So why such a distinctive name? The reason is we wanted to guarantee the uniqueness of the name, plus discourage people from actually using the name in code (at this point, that's not supported). Let's break the name down. "VB" identifies the type as being generated by the Visual Basic compiler, as opposed to another language or user type. The "$" symbol was chosen because it's not allowed in Visual Basic, meaning that types defined in code can never collide in name with this type. "$" is a valid character for a type name in IL – but you cannot define a Visual Basic type that has that symbol in its identifier. So the Visual Basic compiler emits a type that cannot collide with an already existing Visual Basic type. Next, "AnonymousType" simply indicates that this is an anonymous type. We still have: _0'2<T0,T1> - I'll skip the "_0" for the moment and focus on “`2<T0,T1>". This identifies the type as a generic type, with two type parameters – it's the equivalent on a type definition of "(of T0, T1)" in Visual Basic – the "'2" specifies that it has two type parameters, and <T0,T1> specify what their names are. Going back to _0, the reason this is added is so that we can insert more than one anonymous type with the same number of Type Parameters. We'll get to why we would want to do that further ahead.

Let's expand the type in ILDASM. We should see the following tree:


  v.exe
      Manifest
      My
      VB$AnonymousType_0`2<T0,T1>
        .class private auto ansi
        .custom instance void [mscorlib] System.Diagnostics.DebuggerDisplayAttribute::.ctor(string)
        = (...)
        .custom instance void [mscorlib] System.Diagnostics.DebuggerDisplayAttribute::.ctor() = (...)
        $x : private !0
        $y : private !1
        .ctor : void(!T0,!T1)
        ToString : string()
        get_x : !T0()
        get_y : !T1()
        set_x : void(!T0)
        set_y : void(!T1)
        x : instance !0()
        y : instance !1()

      Module1
  

We now have a bit more information. The class is private meaning that it can only be accessed in this assembly – a second assembly that creates an anonymous type will have to ignore this class definition). It has two public properties, x and y, and two private data members, $x and $y – they have types T0 and T1 respectively. Properties are used to expose the members. While data members and properties can be accessed in the same way, this is not universal – different languages may have different syntaxes to access one or the other (For example, VB allows to access a property with parenthesis – were this property changed to a data member, code that accessed the element using parenthesis would now result in a compiler error. While this particular example goes against the order in which changes might happen if we had gone with exposing data members on anonymous types, it's representative of the kind of issues that we're trying to avoid.). As for the types of the properties, why are they T0 and T1, rather than Integer and Date? Well, the idea is to reduce the amount of anonymous types that are actually created. I'll come back to this later.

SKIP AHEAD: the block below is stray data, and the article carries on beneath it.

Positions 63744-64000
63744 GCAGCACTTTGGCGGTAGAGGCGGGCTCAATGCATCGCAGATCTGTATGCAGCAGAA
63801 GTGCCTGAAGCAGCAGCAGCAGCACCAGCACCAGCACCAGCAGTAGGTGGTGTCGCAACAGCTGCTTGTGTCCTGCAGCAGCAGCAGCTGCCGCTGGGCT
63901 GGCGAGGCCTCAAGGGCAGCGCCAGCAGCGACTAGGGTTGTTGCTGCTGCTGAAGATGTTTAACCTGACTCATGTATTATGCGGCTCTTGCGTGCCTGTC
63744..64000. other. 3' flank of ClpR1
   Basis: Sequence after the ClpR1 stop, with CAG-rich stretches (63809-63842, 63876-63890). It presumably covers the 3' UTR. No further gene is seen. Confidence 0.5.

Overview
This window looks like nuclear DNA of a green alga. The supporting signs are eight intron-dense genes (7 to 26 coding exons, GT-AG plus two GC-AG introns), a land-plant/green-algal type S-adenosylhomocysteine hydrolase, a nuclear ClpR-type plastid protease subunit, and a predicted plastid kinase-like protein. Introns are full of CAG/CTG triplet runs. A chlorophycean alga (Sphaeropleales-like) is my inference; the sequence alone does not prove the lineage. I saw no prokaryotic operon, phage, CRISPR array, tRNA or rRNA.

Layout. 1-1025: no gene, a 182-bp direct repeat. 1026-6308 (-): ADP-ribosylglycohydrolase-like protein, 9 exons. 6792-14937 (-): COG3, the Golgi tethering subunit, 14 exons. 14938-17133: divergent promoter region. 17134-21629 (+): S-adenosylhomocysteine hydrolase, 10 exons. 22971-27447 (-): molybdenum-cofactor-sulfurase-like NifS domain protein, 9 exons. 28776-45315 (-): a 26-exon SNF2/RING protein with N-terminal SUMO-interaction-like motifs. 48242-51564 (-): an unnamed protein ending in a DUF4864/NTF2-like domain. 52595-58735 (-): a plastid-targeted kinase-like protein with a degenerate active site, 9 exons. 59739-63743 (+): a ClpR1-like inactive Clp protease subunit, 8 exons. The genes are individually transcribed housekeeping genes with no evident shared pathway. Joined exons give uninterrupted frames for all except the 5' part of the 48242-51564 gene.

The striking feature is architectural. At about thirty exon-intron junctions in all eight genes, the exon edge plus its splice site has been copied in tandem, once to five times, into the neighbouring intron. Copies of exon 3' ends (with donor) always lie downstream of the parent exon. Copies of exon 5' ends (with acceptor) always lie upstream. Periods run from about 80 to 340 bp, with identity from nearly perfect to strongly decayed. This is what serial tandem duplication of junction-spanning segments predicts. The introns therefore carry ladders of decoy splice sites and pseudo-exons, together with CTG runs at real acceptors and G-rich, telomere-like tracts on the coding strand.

Also note that Equals has been overridden. We won't go through the code in IL, but it basically compares each member of the class (default behavior for reference type instances is to compare the reference of the instances themselves, so two different instances whose members compare as equal will still compare as unequal– for anonymous types, they will compare as equal). See the anonymous types conceptual topic for further discussion on comparing anonymous types.

Finally, notice that ToString was also overridden – calling it will return not the typical type name (since it's supposed to be an anonymous type), but a string containing the instance's member values – for example, calling ToString on var1 from the example above will return "{ x = 5, y = 1/2/0003 12:00:00 AM }"  (The actual date format you may see depends on your locale).